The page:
Am I employed or self employed?

MeganLloyd

New Member
I have been working in a salon since August. I’m told I am self employed. The owner takes 55% of all my profits and she provides everything. I am told to work on a Friday 10-7 and be in the salon regardless if I have appointments and stay all day. I’ve been given the choice to leave in the past but last week she pulled me and said she wants me there all day. I am paid at the end of each month. My clients pay through her card machine and cash goes in her till, she takes all the money and pays me on a certain date. My appointments are through her system and other people in the salon can book in appointments with me when I’m not there. I’m expected to help out around the salon whilst I’m there like cleaning, washing up, answering the phone etc. I’ve spoken to HMRC today and they have classed me as employed. Could I have some advice? I’ve asked for a contract and it doesn’t exist. I’ve asked for our agreement in writing and apparently it’s all verbal because I’m self employed. Has anyone had a similar experience? What next steps should I take? Thanks
 

CFBS

Well-Known Member
I would say that you are working there on an employed basis with all those conditions!
 

Ruby S

Active Member
You are definitely employed and she risks being investigated by HMRC.. if you are self employed she cannot dictate your hours, take your money for you, advertise for you etc... she really needs to do research on this.
 

Ruby S

Active Member
I would print off some info from the HMRC website and get her to realise that you need to be a completely self contained business OR she needs to get you the books and start paying your tax and NI and pension etc.... x
 

MeganLloyd

New Member
Thanks guys for your help. Does anyone know if this means I am owed the minimum wage for the hours I have been there with no clients in? Thanks
 

Ruby S

Active Member
Thanks guys for your help. Does anyone know if this means I am owed the minimum wage for the hours I have been there with no clients in? Thanks
Ooh no idea... this is a conversation to have with HMRC I think but she is definitely at risk if you draw attention to her business, so be aware of that. She is acting wrong but also may not be doing it knowingly, so I would call a meeting with her to discuss, especially if you have a good relationship... there is a sticky thread about this at the top of the business forum x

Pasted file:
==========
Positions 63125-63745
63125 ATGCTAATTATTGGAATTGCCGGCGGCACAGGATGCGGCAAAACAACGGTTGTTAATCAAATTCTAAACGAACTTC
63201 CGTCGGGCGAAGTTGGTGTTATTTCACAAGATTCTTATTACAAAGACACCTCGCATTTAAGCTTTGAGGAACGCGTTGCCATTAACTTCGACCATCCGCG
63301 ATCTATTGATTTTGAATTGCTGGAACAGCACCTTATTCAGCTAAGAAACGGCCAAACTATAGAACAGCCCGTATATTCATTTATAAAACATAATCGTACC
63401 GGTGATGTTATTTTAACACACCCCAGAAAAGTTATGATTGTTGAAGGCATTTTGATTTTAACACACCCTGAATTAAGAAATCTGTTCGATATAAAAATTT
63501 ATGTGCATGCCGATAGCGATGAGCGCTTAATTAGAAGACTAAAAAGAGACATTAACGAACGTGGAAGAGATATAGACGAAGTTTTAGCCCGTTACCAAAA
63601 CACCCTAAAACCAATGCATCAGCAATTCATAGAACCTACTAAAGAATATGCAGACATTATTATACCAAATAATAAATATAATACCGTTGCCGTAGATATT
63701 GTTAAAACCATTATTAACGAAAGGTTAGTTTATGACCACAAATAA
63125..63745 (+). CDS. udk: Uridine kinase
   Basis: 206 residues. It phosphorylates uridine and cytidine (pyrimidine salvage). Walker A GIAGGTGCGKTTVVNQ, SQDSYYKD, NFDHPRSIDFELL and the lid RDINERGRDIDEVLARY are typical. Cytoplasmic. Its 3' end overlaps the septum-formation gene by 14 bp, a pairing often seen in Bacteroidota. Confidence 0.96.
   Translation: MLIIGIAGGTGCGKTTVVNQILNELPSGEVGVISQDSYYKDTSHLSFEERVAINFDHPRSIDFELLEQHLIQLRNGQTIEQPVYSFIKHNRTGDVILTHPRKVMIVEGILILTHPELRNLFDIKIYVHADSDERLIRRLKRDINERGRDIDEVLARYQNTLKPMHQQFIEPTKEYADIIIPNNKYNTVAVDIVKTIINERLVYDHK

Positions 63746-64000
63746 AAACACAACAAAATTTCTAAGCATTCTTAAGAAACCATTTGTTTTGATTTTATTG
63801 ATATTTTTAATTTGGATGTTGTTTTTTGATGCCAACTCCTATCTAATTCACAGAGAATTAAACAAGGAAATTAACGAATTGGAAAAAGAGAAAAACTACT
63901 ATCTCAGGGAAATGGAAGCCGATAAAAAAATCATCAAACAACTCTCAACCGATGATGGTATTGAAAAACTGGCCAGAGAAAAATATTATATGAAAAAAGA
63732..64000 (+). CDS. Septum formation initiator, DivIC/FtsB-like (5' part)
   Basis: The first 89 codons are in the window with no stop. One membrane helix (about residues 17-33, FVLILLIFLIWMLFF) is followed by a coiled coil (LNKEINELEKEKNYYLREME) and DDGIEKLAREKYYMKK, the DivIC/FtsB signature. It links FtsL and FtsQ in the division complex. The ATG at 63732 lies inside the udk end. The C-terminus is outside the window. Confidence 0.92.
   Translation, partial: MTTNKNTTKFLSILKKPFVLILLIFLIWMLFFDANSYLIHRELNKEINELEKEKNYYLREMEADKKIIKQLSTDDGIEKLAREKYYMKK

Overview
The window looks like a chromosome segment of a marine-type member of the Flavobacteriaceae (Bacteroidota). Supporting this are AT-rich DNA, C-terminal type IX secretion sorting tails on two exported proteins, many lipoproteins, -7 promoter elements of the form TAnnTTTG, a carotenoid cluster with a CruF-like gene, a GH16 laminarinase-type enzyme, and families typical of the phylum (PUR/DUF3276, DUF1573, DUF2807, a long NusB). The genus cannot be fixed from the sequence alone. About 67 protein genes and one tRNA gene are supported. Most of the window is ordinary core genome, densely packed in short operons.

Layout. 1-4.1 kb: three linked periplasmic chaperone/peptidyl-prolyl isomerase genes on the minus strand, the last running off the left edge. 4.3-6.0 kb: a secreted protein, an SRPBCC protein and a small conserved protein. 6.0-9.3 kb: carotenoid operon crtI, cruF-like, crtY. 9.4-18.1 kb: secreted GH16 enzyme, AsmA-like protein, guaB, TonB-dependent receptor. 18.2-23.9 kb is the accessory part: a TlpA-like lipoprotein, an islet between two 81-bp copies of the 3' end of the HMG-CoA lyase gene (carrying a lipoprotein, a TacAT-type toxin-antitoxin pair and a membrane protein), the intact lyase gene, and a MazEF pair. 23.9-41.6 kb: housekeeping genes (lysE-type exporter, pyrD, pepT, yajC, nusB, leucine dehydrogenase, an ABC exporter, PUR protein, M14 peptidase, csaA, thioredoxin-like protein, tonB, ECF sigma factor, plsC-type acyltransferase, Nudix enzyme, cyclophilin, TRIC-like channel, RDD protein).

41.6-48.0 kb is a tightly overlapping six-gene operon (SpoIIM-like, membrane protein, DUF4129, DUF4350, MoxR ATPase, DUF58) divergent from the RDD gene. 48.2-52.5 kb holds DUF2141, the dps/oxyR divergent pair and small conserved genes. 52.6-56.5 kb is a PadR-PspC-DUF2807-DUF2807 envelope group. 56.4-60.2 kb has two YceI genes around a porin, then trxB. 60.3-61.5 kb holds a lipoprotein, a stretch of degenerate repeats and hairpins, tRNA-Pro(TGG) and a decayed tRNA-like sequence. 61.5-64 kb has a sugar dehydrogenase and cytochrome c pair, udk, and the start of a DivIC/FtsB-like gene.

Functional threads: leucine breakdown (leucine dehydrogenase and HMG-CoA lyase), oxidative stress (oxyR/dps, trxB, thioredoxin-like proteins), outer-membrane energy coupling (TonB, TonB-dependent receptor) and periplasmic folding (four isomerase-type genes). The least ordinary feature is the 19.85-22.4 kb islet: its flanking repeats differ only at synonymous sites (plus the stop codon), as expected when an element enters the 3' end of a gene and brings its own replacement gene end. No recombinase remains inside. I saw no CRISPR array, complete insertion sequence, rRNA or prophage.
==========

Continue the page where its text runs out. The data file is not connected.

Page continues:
Marzie

Member
Hi contact acas and they will give you free advice. You will be due holiday pay etc and they will give advice on how to approach your employer. You are employed. Please let us know how you get on x
 

salonfrog

Accountant for salon owners
I would say you are self employed, largely because you cannot chose your own hours.

Have a go at the HMRC CEST tool as they say they will stand by it (it asks questions and decides whether you are employed or self employed).

 

taza87

New Member
Do you market yourself as a business operating out of the salon, or are you part of her team? If you were unable to work, would she allow you to send in a trusted professional in your place to take over your duties? This is the important caveat - if your are allowed to provide a substitute to cover your duties, you're self employed, if she wouldn't accept a substitute, you are employed.

From what you've described you are most likely a contractor, so self employed. Essentially you are renting a space on a commission deal. If she won't provide a contract, write one yourself, after all you are providing a service to her. However you seem to have slipped into the grey area or what I like to call the Uber Paradox.

I'm a business student and as part of that we did employment law. Check if she is paying your contributions, if not get on this straight away, you need to start paying your class 2 NIC or it affects your state pension.